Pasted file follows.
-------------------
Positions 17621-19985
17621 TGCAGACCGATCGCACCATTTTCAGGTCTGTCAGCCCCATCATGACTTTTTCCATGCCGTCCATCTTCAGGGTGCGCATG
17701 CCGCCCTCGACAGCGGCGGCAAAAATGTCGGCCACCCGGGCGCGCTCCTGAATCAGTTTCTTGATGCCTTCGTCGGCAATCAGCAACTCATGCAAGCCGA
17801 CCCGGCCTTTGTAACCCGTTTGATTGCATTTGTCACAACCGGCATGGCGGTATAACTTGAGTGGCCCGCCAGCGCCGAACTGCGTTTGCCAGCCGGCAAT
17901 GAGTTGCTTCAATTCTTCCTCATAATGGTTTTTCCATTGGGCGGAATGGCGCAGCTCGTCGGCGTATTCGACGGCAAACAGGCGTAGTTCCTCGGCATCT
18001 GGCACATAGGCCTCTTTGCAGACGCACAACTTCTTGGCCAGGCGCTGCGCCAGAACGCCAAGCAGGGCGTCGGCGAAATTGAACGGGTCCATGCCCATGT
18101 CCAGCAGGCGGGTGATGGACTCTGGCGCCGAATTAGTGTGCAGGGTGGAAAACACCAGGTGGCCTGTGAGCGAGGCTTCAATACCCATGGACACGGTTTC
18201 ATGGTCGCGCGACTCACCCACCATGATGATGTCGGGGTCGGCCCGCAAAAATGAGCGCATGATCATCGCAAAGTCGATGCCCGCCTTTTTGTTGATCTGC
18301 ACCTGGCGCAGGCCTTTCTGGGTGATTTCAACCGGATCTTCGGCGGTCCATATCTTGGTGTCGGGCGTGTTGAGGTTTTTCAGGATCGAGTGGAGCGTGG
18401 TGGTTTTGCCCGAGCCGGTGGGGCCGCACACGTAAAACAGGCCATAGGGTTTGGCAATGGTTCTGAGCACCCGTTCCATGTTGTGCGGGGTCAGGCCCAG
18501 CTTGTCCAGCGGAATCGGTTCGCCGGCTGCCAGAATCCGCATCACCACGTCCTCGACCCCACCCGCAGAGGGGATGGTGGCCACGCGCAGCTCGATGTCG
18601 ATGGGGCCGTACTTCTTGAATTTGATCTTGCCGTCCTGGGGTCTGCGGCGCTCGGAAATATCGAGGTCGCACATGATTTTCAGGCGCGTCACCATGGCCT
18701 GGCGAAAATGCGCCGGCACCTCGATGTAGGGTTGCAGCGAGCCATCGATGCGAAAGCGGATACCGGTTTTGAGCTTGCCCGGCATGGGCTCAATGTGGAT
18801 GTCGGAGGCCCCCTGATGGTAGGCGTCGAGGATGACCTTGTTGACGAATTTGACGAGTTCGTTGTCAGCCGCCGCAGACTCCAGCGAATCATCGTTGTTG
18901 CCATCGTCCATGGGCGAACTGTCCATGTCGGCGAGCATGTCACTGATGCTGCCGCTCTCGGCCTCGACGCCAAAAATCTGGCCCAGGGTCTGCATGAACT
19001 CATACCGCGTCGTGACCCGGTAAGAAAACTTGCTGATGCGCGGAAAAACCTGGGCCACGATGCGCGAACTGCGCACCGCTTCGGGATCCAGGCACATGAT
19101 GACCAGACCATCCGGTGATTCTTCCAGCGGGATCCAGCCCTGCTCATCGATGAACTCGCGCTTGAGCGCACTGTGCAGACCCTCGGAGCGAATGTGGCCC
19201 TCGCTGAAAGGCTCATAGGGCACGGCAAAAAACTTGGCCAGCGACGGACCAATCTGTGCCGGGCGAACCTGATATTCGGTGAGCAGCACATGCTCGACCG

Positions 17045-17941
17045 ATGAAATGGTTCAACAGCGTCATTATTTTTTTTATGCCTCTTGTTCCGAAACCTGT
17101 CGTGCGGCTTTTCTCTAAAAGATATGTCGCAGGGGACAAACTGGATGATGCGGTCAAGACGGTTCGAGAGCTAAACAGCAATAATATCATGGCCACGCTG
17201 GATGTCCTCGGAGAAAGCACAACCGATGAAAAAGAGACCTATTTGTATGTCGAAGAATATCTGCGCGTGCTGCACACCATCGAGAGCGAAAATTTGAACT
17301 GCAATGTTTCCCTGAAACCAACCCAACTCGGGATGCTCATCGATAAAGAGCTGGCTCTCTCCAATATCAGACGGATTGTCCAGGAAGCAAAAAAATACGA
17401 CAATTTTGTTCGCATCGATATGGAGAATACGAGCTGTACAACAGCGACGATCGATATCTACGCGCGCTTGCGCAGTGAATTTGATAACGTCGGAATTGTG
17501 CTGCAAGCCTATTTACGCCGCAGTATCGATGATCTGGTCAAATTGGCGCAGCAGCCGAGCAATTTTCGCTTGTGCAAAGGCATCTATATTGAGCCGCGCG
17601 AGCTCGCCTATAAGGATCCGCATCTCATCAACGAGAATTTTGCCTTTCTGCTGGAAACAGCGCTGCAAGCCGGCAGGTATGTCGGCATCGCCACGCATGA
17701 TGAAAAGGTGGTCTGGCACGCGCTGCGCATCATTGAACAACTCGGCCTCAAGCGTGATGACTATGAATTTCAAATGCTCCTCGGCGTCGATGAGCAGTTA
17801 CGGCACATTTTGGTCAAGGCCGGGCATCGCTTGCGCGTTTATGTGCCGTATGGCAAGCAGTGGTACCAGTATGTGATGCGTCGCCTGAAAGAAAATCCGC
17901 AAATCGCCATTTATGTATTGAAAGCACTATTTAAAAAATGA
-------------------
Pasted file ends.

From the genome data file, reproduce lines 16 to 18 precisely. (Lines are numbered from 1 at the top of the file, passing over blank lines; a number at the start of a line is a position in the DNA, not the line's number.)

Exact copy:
19001 CATACCGCGTCGTGACCCGGTAAGAAAACTTGCTGATGCGCGGAAAAACCTGGGCCACGATGCGCGAACTGCGCACCGCTTCGGGATCCAGGCACATGAT
19101 GACCAGACCATCCGGTGATTCTTCCAGCGGGATCCAGCCCTGCTCATCGATGAACTCGCGCTTGAGCGCACTGTGCAGACCCTCGGAGCGAATGTGGCCC
19201 TCGCTGAAAGGCTCATAGGGCACGGCAAAAAACTTGGCCAGCGACGGACCAATCTGTGCCGGGCGAACCTGATATTCGGTGAGCAGCACATGCTCGACCG